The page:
Tax Breaks Back For Electric-Car Charging Stations, Natural-Gas Cars, Through End Of Year

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MetLife electric-car charging station for employee use - Johnstown, Pennsylvania

MetLife electric-car charging station for employee use - Johnstown, Pennsylvania

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It's the end of another Congressional session, which means that a budget extension bill has now been rushed through and is likely to be signed.

Called The Tax Increase Prevention Act of 2014 (H.R. 5771), it contains special provisions, rule tweaks, and concessions for many, many, many different constituencies.

It extends more than 50 provisions of the tax code that expired at the end of 2013 or this year--and there's good news for green-car advocates buried in the fine print.

DON'T MISS: In Just One Year, Electric Cars Have Gotten Cleaner: How'd They Do That?

Congress has now extended the tax credit for installation of electric-car charging stations through the end of 2014. (A charging station is technically known as Electric Vehicle Supply Equipment, or EVSE.)

Individuals can deduct 30 percent of the cost of purchasing and installing an EVSE up to $1,000, according to Jay Friendland, Plug-In America's senior policy adviser.

Businesses can deduct the same 30 percent, but up to $30,000.

2011 Nissan Leaf and 2011 Chevy Volt, with charging station visible; photo by George Parrott

2011 Nissan Leaf and 2011 Chevy Volt, with charging station visible; photo by George Parrott

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The tax credit applies to any system placed into service by December 31--that's 12 days from now, so shop today--and is retroactive to January 1 of this year.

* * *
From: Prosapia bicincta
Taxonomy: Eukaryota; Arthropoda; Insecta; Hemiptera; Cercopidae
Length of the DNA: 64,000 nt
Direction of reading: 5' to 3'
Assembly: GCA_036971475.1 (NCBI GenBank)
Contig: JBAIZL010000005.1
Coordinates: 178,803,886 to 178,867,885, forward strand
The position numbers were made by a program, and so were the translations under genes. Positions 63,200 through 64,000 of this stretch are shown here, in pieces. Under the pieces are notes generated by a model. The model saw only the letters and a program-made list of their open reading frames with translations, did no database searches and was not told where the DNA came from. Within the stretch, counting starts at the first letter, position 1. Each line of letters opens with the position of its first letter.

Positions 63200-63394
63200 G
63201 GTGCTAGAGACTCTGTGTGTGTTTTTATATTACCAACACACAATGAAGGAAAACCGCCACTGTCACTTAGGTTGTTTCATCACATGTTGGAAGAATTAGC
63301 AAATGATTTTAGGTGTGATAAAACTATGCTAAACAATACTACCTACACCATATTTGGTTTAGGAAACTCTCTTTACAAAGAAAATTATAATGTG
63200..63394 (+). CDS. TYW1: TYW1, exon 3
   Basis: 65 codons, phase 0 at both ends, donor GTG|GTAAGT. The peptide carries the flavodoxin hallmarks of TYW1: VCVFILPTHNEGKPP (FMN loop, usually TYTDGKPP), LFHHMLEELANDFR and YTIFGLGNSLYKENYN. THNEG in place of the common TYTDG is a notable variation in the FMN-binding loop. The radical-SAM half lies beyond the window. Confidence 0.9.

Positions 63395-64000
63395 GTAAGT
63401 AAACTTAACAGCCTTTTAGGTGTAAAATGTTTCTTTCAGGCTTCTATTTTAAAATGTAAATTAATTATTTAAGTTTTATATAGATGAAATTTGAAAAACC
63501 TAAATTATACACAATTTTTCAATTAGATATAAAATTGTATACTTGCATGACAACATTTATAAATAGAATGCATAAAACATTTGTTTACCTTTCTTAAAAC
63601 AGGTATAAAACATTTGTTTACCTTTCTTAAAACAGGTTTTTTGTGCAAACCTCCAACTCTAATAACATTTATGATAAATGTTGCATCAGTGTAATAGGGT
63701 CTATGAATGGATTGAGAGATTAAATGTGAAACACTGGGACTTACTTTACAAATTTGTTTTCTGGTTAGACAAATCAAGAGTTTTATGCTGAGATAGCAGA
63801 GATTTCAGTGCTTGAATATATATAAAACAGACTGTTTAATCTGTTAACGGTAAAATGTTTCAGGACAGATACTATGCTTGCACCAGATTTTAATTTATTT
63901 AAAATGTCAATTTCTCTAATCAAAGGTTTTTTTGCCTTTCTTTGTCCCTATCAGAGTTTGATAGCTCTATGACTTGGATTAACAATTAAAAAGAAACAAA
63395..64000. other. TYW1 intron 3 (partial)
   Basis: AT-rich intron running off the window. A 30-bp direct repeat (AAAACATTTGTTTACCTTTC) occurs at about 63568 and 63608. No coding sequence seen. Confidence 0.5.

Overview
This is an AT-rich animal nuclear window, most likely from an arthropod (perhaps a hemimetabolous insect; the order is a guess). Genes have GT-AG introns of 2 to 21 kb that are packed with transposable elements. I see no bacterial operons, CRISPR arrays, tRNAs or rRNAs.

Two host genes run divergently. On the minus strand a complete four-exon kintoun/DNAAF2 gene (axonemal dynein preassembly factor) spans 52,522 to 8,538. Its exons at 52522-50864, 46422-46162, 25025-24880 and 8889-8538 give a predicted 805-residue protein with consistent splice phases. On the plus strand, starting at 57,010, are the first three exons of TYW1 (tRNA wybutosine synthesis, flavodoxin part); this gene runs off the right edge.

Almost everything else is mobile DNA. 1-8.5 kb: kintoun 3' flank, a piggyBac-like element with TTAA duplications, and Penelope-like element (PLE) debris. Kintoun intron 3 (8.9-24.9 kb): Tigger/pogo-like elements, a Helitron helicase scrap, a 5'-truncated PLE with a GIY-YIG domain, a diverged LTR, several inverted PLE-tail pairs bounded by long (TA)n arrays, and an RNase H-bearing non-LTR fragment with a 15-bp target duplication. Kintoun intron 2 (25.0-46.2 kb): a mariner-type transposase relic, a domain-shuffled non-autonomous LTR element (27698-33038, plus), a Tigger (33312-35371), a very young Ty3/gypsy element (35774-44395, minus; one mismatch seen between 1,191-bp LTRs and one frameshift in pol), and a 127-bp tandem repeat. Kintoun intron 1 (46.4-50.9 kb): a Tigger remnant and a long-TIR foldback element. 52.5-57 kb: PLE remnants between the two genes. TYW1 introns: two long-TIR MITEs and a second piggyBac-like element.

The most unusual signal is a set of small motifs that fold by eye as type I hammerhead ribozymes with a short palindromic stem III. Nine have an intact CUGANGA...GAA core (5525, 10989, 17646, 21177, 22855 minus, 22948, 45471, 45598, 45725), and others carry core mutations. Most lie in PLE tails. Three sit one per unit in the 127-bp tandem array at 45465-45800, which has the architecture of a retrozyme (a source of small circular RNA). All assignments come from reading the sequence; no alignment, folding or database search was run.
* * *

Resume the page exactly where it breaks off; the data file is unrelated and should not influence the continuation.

Language specifying the credit is contained in the Alternative Refueling Tax Credit section of IRS Section 30(C).

Advocacy groups had also sought the restoration of a tax credit applying to the purchase of an electric motorcycle; that provision did not survive into the final bill.

ALSO SEE: Will Georgia's $5,000 Electric-Car Tax Credit Be Axed In 2015?

Plug-In America, it said, worked alongside many other advocacy groups, automakers, electric-motorcycle companies, EVSE vendors, and a host of other constituencies to lobby for the tax-credit extensions.

There's also good news for advocates of natural-gas vehicles.

The Fuel-Tax Credit for natural gas has been extended, a credit or payment of $0.50 cents per gallon-equivalent on natural gas when used as a transportation fuel.

Clean Energy Fuels natural gas refueling station Long Beach, California.

Clean Energy Fuels natural gas refueling station Long Beach, California.

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And installation of natural-gas refueling equipment gets support too, with provisions identical to those for EVSEs: a $1,000 credit for home refueling appliances, and a 30-percent investment tax credit up to $30,000 for businesses.

Extension of these provisions shows "continued support in the Congress for natural gas as a transportation fuel," according to Matthew Godlewski, president of advocacy group NGVAmerica.

"We look forward to working with the new Congress on long-term measures that accelerate the industry.”

MORE: Why Aren't Natural Gas-Powered Long-Haul Semi Trucks Selling Better?

NGVAmerica noted, however, that Congress had not addressed the current disparity between tax rates on diesel fuel and liquified natural gas (LNG).

Today, LNG is taxed at a higher rate than diesel fuel, working against its adoption as a cleaner fuel for the heavy-truck market.

NGVAmerica is encouraged, it said, that a measure to fix that disparity is "in the mix" for any future broader tax-revision bill.

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